Posts Tagged ‘anda union’

Top of the World albums: issue #124 (January/February 2017)

Posted on December 7th, 2016 in Features, Recent posts by .

Here is our selection of the top ten new releases reviewed in Songlines issue #124 (January/February 2017). Tracks from each of these albums are included on the free cover-CD with issue #124. To find out more about subscribing to Songlines, please visit: songlines.co.uk/subs

 

anda-union-title-cover

Anda Union
Homeland
Hohhot Records
Distinguished songs about nature, history and identity from this nine-piece Inner Mongolian group, featuring horse-head fiddles, beating drums and growly throat singing.
Amazon | iTunes | Spotify

 

gaye-su-akyol-title-cover

Gaye Su Akyol
Hologram Imparatorluğu
Glitterbeat
Steeped in Turkish culture, but with plenty of outside influences, songs focus on liberation of the self. Akyol creates an eclectic collection of global influences, music without borders.
Amazon | iTunes | Spotify

 

tanya-tagaq-title-cover

Tanya Tagaq
Retribution
Six Shooter Records
Based on a theme of exploitation and embracing a range of musical forms including rap, rock and Tuvan throat singing, this is Tagaq’s most ambitious and exhilarating work to date.
Amazon | iTunes | Spotify

 

calais-sessions-title-cover

Various Artists
The Calais Sessions
Sessions of the World
This is an extraordinarily moving collaboration recorded in the now extinct Calais ‘Jungle’. A resilient testament to the human spirit will reduce you to tears, but also uplift your heart.
Amazon | iTunes | Spotify

 

luisa-maita-fio-da-memoria-cover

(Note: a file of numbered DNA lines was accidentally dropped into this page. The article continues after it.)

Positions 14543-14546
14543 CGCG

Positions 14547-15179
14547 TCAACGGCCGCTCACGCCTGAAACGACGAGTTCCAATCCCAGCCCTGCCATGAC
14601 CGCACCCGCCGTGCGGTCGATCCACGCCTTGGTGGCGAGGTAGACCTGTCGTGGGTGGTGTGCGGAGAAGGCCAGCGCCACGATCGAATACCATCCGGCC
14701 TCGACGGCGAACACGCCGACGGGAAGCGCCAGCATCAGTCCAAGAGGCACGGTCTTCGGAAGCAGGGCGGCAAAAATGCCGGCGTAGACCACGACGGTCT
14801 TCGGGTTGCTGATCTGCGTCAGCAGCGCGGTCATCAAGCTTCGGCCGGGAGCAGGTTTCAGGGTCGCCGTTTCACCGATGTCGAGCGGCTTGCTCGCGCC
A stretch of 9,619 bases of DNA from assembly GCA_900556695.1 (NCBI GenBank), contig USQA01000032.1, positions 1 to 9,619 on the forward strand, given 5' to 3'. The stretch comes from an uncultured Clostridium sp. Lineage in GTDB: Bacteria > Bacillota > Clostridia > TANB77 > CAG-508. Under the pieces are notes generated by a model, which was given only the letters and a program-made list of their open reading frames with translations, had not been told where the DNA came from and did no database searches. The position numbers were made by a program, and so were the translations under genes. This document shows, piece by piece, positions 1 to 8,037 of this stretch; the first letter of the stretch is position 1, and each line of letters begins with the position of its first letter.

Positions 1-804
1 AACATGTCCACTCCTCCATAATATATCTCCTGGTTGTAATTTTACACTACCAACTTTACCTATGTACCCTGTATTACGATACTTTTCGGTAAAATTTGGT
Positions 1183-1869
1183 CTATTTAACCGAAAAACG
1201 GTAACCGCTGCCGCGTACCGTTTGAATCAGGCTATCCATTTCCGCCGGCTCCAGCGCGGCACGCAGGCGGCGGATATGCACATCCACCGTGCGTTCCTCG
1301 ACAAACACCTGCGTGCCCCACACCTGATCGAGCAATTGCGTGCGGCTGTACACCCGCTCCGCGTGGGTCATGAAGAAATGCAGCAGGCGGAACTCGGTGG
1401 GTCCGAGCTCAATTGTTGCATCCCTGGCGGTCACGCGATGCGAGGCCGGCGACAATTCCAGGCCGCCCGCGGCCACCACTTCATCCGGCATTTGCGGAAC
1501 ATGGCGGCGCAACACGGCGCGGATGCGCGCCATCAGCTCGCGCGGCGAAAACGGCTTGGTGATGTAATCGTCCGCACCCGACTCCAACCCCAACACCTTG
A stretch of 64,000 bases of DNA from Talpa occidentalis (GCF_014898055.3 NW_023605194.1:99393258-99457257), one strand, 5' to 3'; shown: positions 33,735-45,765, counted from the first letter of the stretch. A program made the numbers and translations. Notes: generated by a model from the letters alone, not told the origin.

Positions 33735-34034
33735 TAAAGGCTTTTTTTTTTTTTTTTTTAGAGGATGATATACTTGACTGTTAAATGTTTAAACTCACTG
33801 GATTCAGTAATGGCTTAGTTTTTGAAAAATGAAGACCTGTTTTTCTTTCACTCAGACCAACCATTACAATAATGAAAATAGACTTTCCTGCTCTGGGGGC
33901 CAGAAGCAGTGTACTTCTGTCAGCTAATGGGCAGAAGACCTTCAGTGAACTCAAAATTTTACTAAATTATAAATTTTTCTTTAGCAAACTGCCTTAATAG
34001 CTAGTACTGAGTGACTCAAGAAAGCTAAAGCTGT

Luísa Maita
Fio da Memória
Cumbancha
Both deceptively commercial and coolly cutting-edge, this masterpiece is full of post-modern lullabies and dubby samba deconstructions swathed in cavernous, minimalist production.
Amazon | iTunes | Spotify

 

sarah-jane-summers-juhani-silvola-title-cover

Sarah-Jane Summers & Juhani Silvola
Widdershins
Dell Daisy Records
A fantastic showcase of Scottish and Finnish traditions by one of the finest folk duos around. A magical musical relationship.
Amazon | iTunes | Spotify

 

orchestre-poly-rythmo-madjafalao-cover

Le Tout-Puissant Orchestre Poly-Rythmo
Madjafalao
Because Music
Slinky horn grooves, soukous guitars and simmering Afrobeat prove the group’s flame is still alight led by original member Vincent Ahehehinnou.
Amazon | iTunes | Spotify

 

aslan2016

Çiğdem Aslan
A Thousand Cranes
Asphalt Tango Records
A beautifully haunting exploration of rebetika, and a magnificent gesture towards proving that Greek-Turkish culture is more similar than different. Aslan is at the top of her game.
Amazon | iTunes | Spotify

 

daoiri-farrell-title-cover

Daoirí Farrell
True Born Irishman
Daoirí Recordings
Referred to as a Paul Brady for his generation, Farrell’s honest passion for the songs he’s collected, shines in what could be the most significant Irish release of recent years.
Amazon | iTunes | Spotify

 

bollywood-brass-band-title-cover

Bollywood Brass Band feat Jyotsna Srikanth
Carnatic Connection
Bollywood Brass Band
An energetic and cinematic journey to South India, with fuel provided by Jyotsna Srikanth’s Karnatic violin.
Amazon | iTunes | Spotify

 

Pick up the latest issue of Songlines to enjoy our Top of the World cover-CD, which contains tracks from each of the albums above. To find out more about subscribing to Songlines, visit: songlines.co.uk/subs

Tags: , , , , , , , , , , .

Songlines Best Albums of 2016

Posted on November 24th, 2016 in News, Recent posts, Reviews by .

Best Albums 2016

Songlines’ editors Jo Frost and Simon Broughton select their favourite albums of 2016

Jo Frost and Simon Broughton have handpicked their ten favourite albums of the year from over 700 featured reviews. These are the albums they found themselves returning to over and over, and the discs that made a lasting impression. Here are their choices for year’s greatest albums, but be sure to pick up a copy of the new issue (January/February 2017, #124), on sale December 9, for a full rundown.